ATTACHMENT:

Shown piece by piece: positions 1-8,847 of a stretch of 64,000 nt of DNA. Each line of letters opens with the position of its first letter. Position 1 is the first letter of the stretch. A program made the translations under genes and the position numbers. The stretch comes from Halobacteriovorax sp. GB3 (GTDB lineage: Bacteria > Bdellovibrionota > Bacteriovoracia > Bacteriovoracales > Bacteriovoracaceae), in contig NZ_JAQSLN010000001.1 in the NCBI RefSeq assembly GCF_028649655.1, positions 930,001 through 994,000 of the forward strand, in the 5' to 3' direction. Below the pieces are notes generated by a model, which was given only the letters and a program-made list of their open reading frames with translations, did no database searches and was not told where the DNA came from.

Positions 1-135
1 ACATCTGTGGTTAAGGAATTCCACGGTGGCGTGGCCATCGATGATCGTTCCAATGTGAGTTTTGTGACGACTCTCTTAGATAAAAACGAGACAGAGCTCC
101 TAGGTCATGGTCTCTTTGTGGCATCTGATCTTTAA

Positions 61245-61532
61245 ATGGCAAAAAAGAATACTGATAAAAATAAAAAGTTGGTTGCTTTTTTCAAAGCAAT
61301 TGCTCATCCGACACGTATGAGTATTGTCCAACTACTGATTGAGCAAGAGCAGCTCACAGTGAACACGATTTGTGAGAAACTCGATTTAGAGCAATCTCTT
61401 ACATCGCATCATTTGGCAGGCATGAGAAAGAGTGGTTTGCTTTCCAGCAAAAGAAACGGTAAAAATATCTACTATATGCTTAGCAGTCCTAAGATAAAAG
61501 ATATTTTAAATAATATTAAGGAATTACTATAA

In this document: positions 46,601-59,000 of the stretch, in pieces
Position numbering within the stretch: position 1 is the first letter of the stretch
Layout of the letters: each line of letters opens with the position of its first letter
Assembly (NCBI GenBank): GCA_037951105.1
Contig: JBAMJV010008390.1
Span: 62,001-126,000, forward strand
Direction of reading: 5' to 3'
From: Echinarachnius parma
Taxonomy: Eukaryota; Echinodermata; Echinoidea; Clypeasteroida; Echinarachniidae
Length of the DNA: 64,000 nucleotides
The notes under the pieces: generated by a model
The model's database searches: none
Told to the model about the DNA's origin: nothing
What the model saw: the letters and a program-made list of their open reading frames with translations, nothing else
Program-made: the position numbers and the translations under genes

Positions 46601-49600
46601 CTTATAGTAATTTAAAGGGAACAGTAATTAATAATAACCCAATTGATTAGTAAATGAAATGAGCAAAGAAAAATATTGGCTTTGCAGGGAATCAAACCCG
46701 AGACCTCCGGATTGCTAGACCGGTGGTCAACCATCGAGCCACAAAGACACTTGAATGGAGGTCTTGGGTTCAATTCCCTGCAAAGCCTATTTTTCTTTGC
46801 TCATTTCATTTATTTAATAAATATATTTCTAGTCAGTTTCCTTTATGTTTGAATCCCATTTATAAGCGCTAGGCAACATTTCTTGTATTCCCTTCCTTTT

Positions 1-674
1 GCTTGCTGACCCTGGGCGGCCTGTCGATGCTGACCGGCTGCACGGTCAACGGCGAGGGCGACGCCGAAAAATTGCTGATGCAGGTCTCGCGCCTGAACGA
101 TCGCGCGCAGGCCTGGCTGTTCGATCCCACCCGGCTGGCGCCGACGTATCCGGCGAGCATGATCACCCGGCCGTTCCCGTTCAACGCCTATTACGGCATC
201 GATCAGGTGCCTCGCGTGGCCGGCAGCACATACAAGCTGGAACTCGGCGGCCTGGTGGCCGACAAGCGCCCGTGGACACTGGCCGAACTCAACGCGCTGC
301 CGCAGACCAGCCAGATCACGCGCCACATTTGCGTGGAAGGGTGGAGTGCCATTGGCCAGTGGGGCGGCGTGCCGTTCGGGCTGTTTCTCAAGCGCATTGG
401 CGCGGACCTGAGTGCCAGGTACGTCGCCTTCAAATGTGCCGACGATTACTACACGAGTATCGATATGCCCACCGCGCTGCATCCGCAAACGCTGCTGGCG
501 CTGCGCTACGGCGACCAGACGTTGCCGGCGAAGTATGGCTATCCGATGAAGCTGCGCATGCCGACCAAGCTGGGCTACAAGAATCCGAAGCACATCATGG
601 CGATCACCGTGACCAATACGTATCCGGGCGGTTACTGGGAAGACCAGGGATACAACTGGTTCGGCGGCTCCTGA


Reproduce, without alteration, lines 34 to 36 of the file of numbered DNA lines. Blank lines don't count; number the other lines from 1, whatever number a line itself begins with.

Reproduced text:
401 CGCGGACCTGAGTGCCAGGTACGTCGCCTTCAAATGTGCCGACGATTACTACACGAGTATCGATATGCCCACCGCGCTGCATCCGCAAACGCTGCTGGCG
501 CTGCGCTACGGCGACCAGACGTTGCCGGCGAAGTATGGCTATCCGATGAAGCTGCGCATGCCGACCAAGCTGGGCTACAAGAATCCGAAGCACATCATGG
601 CGATCACCGTGACCAATACGTATCCGGGCGGTTACTGGGAAGACCAGGGATACAACTGGTTCGGCGGCTCCTGA